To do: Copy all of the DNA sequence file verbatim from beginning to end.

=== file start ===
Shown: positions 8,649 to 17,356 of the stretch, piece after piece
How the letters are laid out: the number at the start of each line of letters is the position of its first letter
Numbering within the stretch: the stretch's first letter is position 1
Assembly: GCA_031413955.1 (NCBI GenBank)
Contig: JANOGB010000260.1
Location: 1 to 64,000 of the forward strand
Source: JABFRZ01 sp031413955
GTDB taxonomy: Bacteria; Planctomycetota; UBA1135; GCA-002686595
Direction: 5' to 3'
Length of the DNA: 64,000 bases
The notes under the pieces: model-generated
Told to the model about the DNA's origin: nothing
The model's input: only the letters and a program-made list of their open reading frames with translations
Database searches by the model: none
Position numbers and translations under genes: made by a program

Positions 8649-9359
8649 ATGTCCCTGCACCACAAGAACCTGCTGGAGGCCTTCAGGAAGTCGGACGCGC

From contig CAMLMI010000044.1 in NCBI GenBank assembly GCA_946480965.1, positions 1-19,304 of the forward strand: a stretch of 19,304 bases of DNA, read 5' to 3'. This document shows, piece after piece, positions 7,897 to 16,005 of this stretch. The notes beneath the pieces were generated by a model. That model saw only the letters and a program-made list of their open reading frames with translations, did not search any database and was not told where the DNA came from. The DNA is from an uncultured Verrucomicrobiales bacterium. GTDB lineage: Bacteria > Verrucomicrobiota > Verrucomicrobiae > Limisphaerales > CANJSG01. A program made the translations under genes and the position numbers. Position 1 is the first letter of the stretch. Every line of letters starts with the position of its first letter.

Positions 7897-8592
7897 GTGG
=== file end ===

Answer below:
Shown: positions 8,649 to 17,356 of the stretch, piece after piece
How the letters are laid out: the number at the start of each line of letters is the position of its first letter
Numbering within the stretch: the stretch's first letter is position 1
Assembly: GCA_031413955.1 (NCBI GenBank)
Contig: JANOGB010000260.1
Location: 1 to 64,000 of the forward strand
Source: JABFRZ01 sp031413955
GTDB taxonomy: Bacteria; Planctomycetota; UBA1135; GCA-002686595
Direction: 5' to 3'
Length of the DNA: 64,000 bases
The notes under the pieces: model-generated
Told to the model about the DNA's origin: nothing
The model's input: only the letters and a program-made list of their open reading frames with translations
Database searches by the model: none
Position numbers and translations under genes: made by a program

Positions 8649-9359
8649 ATGTCCCTGCACCACAAGAACCTGCTGGAGGCCTTCAGGAAGTCGGACGCGC

From contig CAMLMI010000044.1 in NCBI GenBank assembly GCA_946480965.1, positions 1-19,304 of the forward strand: a stretch of 19,304 bases of DNA, read 5' to 3'. This document shows, piece after piece, positions 7,897 to 16,005 of this stretch. The notes beneath the pieces were generated by a model. That model saw only the letters and a program-made list of their open reading frames with translations, did not search any database and was not told where the DNA came from. The DNA is from an uncultured Verrucomicrobiales bacterium. GTDB lineage: Bacteria > Verrucomicrobiota > Verrucomicrobiae > Limisphaerales > CANJSG01. A program made the translations under genes and the position numbers. Position 1 is the first letter of the stretch. Every line of letters starts with the position of its first letter.

Positions 7897-8592
7897 GTGG